Meandering around the busy streets in Crater, Aden’s city center, one could forget that it has been a major geopolitical player for millennia. Its strategic position on the Europe-India sea route ensured that a thriving settlement existed at least as far back as 1,000 BC. Given the arid climate, it is fitting that this city is home to a complex ancient system of cisterns built to provide water for its residents.
Nearly two millennia ago, the cisterns of Tawila were carved out of the volcanic rocks of the Shamsan mountains to collect and store rainwater and to prevent flooding in the crucial Yemeni city of Aden.
The first mention of the drinking water cisterns can be found in some ancient manuscripts from the 7th century. This gives reason to believe the tanks are at least 1,500 years old, but most historians agree they are probably even older. The most credible theory is that the people known as Himyarites, who ruled Aden beginning in 115 BC, probably built the cisterns around that time, as they were known for constructing water-catchment structures in the areas they controlled.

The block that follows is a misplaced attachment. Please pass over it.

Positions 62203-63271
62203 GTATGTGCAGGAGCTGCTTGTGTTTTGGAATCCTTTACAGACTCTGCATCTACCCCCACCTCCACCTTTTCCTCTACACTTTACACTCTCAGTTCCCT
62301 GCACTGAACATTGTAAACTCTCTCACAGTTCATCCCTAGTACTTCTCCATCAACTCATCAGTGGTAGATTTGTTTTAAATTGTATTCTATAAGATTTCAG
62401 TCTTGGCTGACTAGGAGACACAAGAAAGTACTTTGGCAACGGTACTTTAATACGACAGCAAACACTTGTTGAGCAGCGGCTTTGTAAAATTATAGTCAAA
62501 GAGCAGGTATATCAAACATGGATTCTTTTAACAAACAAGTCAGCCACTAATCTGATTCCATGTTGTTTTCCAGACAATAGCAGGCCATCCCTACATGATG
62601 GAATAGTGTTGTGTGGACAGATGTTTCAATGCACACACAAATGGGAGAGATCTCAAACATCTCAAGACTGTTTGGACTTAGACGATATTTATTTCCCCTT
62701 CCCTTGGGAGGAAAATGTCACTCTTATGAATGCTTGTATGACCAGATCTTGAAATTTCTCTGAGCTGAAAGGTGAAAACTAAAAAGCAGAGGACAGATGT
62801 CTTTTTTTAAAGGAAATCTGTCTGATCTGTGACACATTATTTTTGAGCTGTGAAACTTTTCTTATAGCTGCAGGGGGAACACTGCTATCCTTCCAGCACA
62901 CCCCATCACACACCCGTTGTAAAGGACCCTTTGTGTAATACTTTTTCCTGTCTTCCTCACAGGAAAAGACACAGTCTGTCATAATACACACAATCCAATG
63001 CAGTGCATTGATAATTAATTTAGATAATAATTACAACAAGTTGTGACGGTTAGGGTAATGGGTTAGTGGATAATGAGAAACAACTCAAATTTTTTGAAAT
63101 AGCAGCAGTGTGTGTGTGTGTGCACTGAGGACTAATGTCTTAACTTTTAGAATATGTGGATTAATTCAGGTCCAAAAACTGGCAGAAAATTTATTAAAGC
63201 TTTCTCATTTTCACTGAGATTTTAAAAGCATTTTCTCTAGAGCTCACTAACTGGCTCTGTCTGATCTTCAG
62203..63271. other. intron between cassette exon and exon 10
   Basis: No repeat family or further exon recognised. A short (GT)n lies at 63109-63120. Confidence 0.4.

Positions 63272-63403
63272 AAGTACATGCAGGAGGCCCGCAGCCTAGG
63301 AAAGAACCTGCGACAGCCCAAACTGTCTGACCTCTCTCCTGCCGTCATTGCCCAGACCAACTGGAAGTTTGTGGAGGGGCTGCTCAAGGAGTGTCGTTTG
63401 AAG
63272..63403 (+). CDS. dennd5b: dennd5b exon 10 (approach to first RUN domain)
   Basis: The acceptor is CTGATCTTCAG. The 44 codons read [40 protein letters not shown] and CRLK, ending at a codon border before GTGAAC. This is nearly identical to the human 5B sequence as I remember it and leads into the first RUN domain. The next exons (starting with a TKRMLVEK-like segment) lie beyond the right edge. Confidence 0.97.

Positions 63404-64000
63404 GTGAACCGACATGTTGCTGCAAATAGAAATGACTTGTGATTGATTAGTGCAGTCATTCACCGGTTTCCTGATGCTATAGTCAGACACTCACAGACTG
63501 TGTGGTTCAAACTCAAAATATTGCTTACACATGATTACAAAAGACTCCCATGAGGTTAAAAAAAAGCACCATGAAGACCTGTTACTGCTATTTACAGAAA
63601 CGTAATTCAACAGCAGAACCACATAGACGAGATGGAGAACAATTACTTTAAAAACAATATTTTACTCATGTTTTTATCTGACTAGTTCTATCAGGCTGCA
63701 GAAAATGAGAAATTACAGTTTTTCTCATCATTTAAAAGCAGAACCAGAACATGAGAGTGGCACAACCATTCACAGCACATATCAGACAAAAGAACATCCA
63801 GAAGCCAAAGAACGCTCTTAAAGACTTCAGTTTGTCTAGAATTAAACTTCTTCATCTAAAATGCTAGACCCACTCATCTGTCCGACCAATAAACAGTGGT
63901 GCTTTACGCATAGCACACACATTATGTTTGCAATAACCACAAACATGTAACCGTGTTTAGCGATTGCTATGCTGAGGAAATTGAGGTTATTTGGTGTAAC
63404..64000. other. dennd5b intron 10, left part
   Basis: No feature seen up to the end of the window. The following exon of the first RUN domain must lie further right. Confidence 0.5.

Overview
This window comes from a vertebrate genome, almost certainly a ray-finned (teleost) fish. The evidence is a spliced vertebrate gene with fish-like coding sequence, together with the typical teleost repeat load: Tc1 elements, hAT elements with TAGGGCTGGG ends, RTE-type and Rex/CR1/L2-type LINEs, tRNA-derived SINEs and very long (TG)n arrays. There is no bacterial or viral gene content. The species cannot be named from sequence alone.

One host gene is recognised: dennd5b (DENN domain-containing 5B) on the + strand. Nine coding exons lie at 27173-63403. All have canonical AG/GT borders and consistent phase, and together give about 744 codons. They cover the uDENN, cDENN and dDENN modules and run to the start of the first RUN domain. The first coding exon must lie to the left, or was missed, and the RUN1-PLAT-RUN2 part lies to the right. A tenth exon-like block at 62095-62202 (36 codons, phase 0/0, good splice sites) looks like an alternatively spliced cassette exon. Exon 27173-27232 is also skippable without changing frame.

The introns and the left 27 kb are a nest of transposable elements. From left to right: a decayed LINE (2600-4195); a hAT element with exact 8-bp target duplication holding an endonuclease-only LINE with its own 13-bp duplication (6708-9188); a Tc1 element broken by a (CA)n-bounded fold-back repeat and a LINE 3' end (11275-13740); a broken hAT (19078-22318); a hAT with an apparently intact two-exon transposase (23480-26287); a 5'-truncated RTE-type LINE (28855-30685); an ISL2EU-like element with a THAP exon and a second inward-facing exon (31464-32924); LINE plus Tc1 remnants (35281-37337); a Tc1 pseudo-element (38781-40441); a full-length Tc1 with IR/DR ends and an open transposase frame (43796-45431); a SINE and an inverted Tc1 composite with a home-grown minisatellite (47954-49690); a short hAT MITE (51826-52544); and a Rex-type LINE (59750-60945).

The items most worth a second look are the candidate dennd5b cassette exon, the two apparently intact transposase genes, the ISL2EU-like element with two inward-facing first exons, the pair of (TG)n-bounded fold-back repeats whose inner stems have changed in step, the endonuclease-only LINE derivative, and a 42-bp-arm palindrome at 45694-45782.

After being used for a few centuries, the water system was eventually abandoned. By the time the British, who had occupied Aden in 1829, discovered the deserted cisterns in the mid-19th century, the tanks were almost completely buried by debris. A British diplomat named Sir Robert L. Playfair is credited with cleaning up the ancient water basins and rehabilitating them as a source of fresh water for the port city.
Of the original 53 cisterns, only 18 remain, and have a combined capacity of 19 million gallons. The largest are the Coghlan tank and the Playfair Tank, which is circular. These days, the cisterns are empty, but the site is open to visitors. The political instability in the area has taken its toll on the ancient infrastructure. This is not the first time in the nearly two millennia of their existence that the cisterns witnessed war and destruction, but they have survived thus far and will probably survive this crisis too.